March 17, 2003: Canada announces it will not join the US invasion of Iraq, while secretly promising military support
"If military action proceeds without a new resolution of the Security Council, Canada will not participate." – Prime Minister Jean Chrétien to Parliament, March 17, 2003
“The message from the Canadians was pretty clear. We are not putting boots on the ground in Iraq. We will say good things about the United States and not-so-good things about Saddam Hussein. [However] we will keep our ships in the Persian Gulf helping in the war on terror – and any way else we can help.” – Paul Cellucci, former US ambassador to Canada, 2011
On this day in 2003, Canadian Prime Minister Jean Chrétien announced to the House of Commons that Canada would not be participating in the US-led invasion of Iraq. However, on the same day, top Canadian diplomats secretly met with their American and British counterparts promising Canada’s military support in the “war on terrorism.” According to a classified US diplomatic memo of the secret meeting obtained from WikiLeaks, US officials were told that Canadian naval and air forces positioned in the region could be “discreetly” put to use during the invasion.
The classified US note explained that despite public statements, Canadian military assets, including ships in the Strait of Hormuz, will be “available to provide escort services” and will be “discreetly useful to the military effort.” Shortly after the US-led invasion began, and in deep contradiction with Chretien’s public sentiments, US Ambassador to Canada Paul Cellucci told the Economic Club of Toronto that “ironically, the Canadian naval vessel, aircraft and personnel in the Persian Gulf […] will provide more support indirectly to this war in Iraq than most of the 46 countries that are fully supporting our efforts there.”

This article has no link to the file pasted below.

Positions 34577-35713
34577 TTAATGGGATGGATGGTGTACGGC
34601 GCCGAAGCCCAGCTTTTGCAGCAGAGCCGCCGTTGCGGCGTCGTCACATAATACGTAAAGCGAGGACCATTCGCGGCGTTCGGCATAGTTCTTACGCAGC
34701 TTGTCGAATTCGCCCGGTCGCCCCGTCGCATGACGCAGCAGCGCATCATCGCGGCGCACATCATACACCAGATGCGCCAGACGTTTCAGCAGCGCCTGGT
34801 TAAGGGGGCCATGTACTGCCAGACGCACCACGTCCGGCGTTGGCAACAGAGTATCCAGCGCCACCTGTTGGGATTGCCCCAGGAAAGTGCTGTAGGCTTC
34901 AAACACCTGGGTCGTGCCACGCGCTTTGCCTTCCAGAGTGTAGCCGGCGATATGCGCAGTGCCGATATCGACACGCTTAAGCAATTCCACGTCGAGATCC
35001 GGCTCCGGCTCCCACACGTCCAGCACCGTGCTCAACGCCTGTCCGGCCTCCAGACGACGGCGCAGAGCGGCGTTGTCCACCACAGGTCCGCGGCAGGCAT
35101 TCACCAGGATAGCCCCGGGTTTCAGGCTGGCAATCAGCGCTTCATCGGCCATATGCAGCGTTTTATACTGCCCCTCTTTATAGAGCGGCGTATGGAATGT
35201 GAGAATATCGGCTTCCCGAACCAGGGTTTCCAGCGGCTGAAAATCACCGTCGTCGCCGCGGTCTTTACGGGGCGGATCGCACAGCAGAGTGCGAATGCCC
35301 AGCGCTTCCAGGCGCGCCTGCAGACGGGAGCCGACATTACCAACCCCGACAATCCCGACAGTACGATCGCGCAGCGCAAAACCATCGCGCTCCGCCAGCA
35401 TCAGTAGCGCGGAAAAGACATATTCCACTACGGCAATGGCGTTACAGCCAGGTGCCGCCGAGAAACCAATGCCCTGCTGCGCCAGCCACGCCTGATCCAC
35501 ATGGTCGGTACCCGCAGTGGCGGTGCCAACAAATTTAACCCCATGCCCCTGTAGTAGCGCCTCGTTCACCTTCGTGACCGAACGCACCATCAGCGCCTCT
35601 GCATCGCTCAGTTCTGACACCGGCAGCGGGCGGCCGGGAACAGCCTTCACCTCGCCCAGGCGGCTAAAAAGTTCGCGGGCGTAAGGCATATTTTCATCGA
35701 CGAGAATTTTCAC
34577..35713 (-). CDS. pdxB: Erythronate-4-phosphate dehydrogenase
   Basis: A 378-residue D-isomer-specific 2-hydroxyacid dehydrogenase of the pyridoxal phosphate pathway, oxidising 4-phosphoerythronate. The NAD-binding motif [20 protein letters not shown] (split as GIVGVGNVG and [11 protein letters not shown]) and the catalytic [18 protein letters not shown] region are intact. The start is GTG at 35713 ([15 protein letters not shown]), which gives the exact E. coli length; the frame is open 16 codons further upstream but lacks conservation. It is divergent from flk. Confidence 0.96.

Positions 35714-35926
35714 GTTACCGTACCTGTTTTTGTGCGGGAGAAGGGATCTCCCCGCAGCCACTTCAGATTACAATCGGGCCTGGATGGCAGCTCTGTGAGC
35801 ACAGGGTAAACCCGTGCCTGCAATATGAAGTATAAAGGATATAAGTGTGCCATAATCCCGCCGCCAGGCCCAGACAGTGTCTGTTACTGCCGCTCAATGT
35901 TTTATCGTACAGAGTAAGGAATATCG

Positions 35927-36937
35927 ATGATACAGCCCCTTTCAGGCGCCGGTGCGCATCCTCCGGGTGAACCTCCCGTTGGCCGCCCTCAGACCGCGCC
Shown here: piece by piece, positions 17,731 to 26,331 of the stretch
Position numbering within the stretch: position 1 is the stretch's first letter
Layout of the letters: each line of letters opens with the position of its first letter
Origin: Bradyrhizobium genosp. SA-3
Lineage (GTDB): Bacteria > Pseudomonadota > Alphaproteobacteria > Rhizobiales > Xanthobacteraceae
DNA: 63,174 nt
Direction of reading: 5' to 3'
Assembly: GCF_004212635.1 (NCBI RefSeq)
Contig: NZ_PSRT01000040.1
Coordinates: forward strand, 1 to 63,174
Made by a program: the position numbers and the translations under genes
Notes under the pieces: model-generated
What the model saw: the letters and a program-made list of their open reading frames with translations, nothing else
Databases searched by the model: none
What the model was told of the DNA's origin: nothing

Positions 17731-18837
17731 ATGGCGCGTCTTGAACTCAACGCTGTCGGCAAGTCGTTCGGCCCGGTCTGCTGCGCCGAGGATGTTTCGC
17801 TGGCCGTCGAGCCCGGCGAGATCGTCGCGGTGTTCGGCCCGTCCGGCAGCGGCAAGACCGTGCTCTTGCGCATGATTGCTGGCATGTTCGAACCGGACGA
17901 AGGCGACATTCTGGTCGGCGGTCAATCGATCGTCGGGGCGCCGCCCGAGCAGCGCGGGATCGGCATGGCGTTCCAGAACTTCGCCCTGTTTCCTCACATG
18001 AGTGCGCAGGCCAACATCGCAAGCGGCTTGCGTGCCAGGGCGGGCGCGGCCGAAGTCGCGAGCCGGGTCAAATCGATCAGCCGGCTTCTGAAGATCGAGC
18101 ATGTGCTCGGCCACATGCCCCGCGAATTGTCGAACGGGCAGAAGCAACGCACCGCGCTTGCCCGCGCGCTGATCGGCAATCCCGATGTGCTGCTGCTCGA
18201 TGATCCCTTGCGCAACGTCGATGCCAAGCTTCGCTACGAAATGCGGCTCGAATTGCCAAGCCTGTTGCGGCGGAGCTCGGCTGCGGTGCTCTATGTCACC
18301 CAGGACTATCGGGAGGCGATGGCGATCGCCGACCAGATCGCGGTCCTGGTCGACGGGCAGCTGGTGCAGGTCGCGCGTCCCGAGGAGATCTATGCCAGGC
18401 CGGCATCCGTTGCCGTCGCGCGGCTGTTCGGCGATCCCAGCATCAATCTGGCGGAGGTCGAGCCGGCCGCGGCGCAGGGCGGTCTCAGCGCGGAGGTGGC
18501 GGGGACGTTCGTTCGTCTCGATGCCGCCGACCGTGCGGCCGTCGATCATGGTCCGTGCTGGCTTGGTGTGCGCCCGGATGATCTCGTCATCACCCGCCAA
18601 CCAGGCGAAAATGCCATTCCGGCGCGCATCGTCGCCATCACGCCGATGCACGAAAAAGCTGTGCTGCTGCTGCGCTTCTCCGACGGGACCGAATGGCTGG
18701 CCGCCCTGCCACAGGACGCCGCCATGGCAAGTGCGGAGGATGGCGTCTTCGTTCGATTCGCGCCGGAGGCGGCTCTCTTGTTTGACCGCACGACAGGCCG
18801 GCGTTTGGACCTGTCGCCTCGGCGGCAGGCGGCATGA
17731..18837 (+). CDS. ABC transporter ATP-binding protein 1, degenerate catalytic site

Chrétien’s public declaration that Canada would not join the war sparked criticism from the Bush administration and from opposition leader Stephen Harper, who wrote in the Wall Street Journal that it was a “serious mistake.” In contrast, many Canadians celebrated his decision, which some thought proved Canada’s independence from US foreign policy. In reality, evidence of Canada’s involvement and support for the invasion behind the scenes provides a different story.